When you realize that your elderly loved one can no longer care for him- or herself, you must make the difficult decision to find a nursing home. You hope that the home you choose will care for your aging family member as you would.
Unfortunately, that does not always happen. More than likely, stories you hear about the neglect and abuse that can happen to the elderly in nursing homes only fueled the intensity of your search for the right home. You did your best, and now, you need to remain vigilant to make sure your loved one does not become the victim of abuse or neglect.
Factors that could indicate the risk of abuse
Whether in a nursing home or in-home health care is used, certain factors could put your loved one at risk for abuse:
- If it appears that caregivers don't manage stress well
- If the working conditions appear poor
- If each caregiver has too many responsibilities
- If caregivers lack the proper training
Some nursing home staff and caregivers do not deal well with verbally or physically aggressive patients, which could lead to abuse as retaliation. The extent of your loved one's dementia or illness could also play a role in whether abuse occurs, since he or she is unable to provide a defense.
The types of abuse your loved one could suffer
Abuse could be emotional, physical, sexual or financial. Any number of signs could give you clues to whether your elderly loved one's caregivers abuse him or her. You may want to question any bruises, cuts or lacerations. Bedsores are an indication of neglect but could also indicate abuse. Tension between caregivers and your aging relative provide a clue that something just isn't right. Personality changes also indicate something may be wrong.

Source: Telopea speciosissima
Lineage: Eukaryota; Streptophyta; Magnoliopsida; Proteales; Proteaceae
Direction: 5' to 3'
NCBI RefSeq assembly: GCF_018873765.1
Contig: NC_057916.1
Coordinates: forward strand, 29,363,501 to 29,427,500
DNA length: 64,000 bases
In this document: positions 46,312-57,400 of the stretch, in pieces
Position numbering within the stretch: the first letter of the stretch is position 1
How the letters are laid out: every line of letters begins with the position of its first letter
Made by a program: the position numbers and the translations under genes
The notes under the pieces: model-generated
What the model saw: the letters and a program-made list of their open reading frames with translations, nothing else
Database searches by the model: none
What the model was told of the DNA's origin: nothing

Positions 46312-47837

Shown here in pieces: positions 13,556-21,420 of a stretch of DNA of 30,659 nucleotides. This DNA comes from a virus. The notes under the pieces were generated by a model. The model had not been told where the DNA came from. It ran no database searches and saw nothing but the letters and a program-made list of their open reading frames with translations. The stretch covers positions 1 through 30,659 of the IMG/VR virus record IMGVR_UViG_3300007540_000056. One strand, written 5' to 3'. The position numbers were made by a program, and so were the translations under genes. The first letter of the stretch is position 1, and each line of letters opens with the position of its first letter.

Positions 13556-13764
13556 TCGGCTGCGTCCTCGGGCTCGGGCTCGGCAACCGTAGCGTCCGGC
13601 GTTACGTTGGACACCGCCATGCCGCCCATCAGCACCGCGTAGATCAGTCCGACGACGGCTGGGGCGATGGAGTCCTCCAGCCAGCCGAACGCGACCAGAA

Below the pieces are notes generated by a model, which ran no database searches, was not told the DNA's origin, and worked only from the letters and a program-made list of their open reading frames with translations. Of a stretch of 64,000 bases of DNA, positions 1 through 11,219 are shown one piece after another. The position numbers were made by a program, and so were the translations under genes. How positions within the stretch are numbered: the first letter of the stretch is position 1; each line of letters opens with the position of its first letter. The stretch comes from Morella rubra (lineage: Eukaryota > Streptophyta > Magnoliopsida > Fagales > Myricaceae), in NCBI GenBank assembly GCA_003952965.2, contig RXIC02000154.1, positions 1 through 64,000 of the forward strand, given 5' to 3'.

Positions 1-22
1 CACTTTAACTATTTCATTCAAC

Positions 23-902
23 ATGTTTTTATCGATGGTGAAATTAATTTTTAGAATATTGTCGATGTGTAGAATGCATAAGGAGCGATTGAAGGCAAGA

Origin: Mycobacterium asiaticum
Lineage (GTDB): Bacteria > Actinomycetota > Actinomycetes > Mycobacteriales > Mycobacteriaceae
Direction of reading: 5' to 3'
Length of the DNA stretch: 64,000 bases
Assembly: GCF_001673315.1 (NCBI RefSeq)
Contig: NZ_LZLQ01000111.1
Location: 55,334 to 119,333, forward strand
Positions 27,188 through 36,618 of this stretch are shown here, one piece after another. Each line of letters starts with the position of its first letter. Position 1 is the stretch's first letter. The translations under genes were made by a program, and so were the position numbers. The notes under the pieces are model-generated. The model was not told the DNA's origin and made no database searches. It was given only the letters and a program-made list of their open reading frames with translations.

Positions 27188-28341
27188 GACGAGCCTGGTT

If you suspect abuse, your first priority is to get your loved one to a safe place. If the abuse is financial in nature, you may want to take steps to protect the remainder of your loved one's property, including bank accounts.
What you can do about the abuse
If you do suspect that abuse is occurring, you have the right to speak up, especially if your relative hesitates to discuss the matter. The management of the nursing home ought to look into the matter, but that may not be enough. At the end of the day, the nursing home is a business, and it may do what is necessary to protect itself from legal action.
For this reason, you may want to involve an attorney in your inquiry, which could convince the nursing home to fix the situation instead of attempting to sweep it under the rug, as they say. Many nursing homes these days will do what they can to resolve the situation, but you still need to act as if you are the only advocate your aging family member has.